With scores of wonderful villages and towns to choose from, it can be hard to know where to start your home search in Berkshire. Here’s our pick of the county’s best commuter secrets.
Where is it? In the North Wessex Downs, six miles west of Newbury.
The commute: Kintbury has its own train station. Paddington is from an hour and three minutes away, and an annual season ticket costs £5,420.
Plus points: this pretty, unspoiled village has two pubs, a hairdresser, a convenience store, a butchers, a cake shop and pop-up bakers. There are walks along the Kennet & Avon Canal which runs through the village, and the local countryside’s lovely. Kintbury St Mary’s CE Primary School gets a “good” Ofsted rating.
Watch out for: the centre can get traffic-clogged at times.
Property prices: two-bedroom cottages sell for £250,000-£300,000. A modern three-bedroom house is £375,000-£400,000, with a similar-size period house in the village centre at £700,000-plus. You’d need seven figures for a five-bedroom farmhouse or manor house in an acre or two.
WALTHAM ST LAWRENCE
Where is it? This speck of a village is between Twyford and Maidenhead.
The commute: from Maidenhead station, a seven-mile drive away, Paddington is a 41-minute trip. An annual season ticket costs £3,728.
Plus points: Maidenhead is the westernmost stop of the Elizabeth line, which will soon run direct to the West End and City. Semi-rural but accessible, Waltham St Lawrence has some very pretty homes, from timbered cottages to Georgian mansions. The lack of homes for sale shows people stay put. The Bell Inn is a 14th-century pub. Waltham St Lawrence Primary School is rated “good” by Ofsted. White Waltham CofE School is “outstanding”.
Watch out for: light aircraft noise at weekends from nearby White Waltham Airfield.
Property prices: a big country house on the outskirts with land is £2.5 million-£3 million. A nice three-bedroom semi’s about £500,000 or a four-bedroom detached house costs £750,000-£800,000.
Where is it? This affluent spot is beside the Thames, at the cusp of the Chilterns and the North Wessex Downs, seven miles west of Reading.
The commute: Pangbourne to Paddington trains take from 49 mins. An annual season ticket is £5,024. The village is convenient for the M4 but too far away to suffer traffic noise.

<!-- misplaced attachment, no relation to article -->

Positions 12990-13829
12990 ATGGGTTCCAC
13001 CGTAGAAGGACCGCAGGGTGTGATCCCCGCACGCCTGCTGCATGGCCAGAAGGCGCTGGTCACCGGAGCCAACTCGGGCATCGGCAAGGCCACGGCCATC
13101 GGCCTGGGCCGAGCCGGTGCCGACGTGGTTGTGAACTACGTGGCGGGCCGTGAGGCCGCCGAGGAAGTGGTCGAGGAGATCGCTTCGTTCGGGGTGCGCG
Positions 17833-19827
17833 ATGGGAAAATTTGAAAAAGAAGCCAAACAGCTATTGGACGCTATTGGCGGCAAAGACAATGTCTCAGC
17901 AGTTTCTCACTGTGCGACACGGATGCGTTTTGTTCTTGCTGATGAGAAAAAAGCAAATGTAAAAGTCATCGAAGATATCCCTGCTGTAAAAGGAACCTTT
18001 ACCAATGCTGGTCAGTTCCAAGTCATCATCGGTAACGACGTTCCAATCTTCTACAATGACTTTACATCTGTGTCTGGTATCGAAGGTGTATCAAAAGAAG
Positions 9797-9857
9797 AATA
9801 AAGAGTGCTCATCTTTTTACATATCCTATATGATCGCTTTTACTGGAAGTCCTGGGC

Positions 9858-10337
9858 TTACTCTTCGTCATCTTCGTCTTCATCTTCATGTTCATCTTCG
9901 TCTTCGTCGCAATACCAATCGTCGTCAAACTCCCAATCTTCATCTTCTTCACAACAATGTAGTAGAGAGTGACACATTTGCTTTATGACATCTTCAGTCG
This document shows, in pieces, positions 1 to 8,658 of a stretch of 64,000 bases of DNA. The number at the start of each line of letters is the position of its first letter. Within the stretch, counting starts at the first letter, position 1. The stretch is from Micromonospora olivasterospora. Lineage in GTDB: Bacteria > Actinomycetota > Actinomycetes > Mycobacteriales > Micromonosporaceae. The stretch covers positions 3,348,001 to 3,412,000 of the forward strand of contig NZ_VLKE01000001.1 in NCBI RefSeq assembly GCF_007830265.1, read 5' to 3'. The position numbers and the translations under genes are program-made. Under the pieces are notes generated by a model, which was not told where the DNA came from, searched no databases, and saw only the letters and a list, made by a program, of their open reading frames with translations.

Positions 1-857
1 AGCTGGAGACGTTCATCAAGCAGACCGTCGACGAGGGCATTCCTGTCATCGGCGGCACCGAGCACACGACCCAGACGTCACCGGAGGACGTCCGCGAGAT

Plus points: properties range from small, very pretty cottages to grand manor houses. The shops, cafés and restaurants are good. Kate Middleton attended St Andrew’s School; in the state sector Pangbourne Primary is rated “good” by Ofsted.
Watch out for: heavy rain has caused flooding in the past, making it hard to insure some homes.
House prices: £350,000-£400,000 buys a two-bedroom cottage, with four bedrooms about £750,000. Buy a three-bedroom Victorian semi for £450,000-£500,000. A riverside Victorian pile’s about £2 million.
BEST OF THE REST
This charming-looking village in the heart of the Berkshire downlands, close to The Ridgeway, is a 15-minute drive from Didcot Parkway and its 44-minute Paddington trains. An annual season ticket’s £5,620. There’s a good pub, a well-supported cricket club, and West Ilsley is in the catchment for Ofsted “outstanding” The Downs School in Compton.
The Elizabeth line will run direct from Twyford station to the West End and City. Jon Hallett, director of Winkworth estate agents, says this village strikes a “perfect balance” of rural life and convenience. There are good shops, plenty of restaurants and pubs, countryside on the doorstep, and even a vineyard and brewery. Big by village standards, purists might find Twyford a bit too suburban.
In a lovely country setting and with gorgeous period homes, Maiden’s Green is only a 15-minute drive from Maidenhead for London trains. It’s a great option for horse racing fans since it is only two miles from Ascot. The Winning Post restaurant and pub is the heart of the village. Kate Middleton was often spotted there when she lived locally with her parents.
A hotspot for the high-end polo set, this small village has traditional cottages at its heart — and £10 million new-build trophy mansions about its perimeter. Within a mile are about 15 polo establishments popular with international patrons, particularly Europeans and Russians, who enjoy all the benefits of country living just 45 minutes’ drive away from Harrods. Local pubs are posh — The Cricketers, on the outskirts, has black truffle mac’n’cheese on the menu.